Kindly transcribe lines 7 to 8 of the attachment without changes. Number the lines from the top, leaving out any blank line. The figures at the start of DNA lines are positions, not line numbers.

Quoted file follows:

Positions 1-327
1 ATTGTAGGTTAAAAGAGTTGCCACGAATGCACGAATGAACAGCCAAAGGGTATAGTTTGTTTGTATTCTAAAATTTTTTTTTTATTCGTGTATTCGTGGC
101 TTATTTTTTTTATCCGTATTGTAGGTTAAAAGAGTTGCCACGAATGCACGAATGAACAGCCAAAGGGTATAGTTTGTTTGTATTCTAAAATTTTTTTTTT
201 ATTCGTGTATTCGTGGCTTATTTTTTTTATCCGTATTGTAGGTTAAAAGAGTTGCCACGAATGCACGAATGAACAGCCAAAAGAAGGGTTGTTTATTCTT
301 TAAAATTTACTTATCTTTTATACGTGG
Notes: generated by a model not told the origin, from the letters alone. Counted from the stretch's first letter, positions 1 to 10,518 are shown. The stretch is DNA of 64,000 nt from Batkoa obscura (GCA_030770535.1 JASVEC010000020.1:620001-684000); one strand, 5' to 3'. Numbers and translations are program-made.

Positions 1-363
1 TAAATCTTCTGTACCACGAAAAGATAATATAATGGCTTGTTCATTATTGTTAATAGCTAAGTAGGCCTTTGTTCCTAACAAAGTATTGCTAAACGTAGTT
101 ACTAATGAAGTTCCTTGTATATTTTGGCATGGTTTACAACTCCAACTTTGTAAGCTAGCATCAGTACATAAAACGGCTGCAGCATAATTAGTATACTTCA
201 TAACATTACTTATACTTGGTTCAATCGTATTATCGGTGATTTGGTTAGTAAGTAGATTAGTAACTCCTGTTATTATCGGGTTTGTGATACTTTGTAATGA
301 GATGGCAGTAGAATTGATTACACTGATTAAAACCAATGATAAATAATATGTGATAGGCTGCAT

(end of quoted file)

Positions 1-363
1 TAAATCTTCTGTACCACGAAAAGATAATATAATGGCTTGTTCATTATTGTTAATAGCTAAGTAGGCCTTTGTTCCTAACAAAGTATTGCTAAACGTAGTT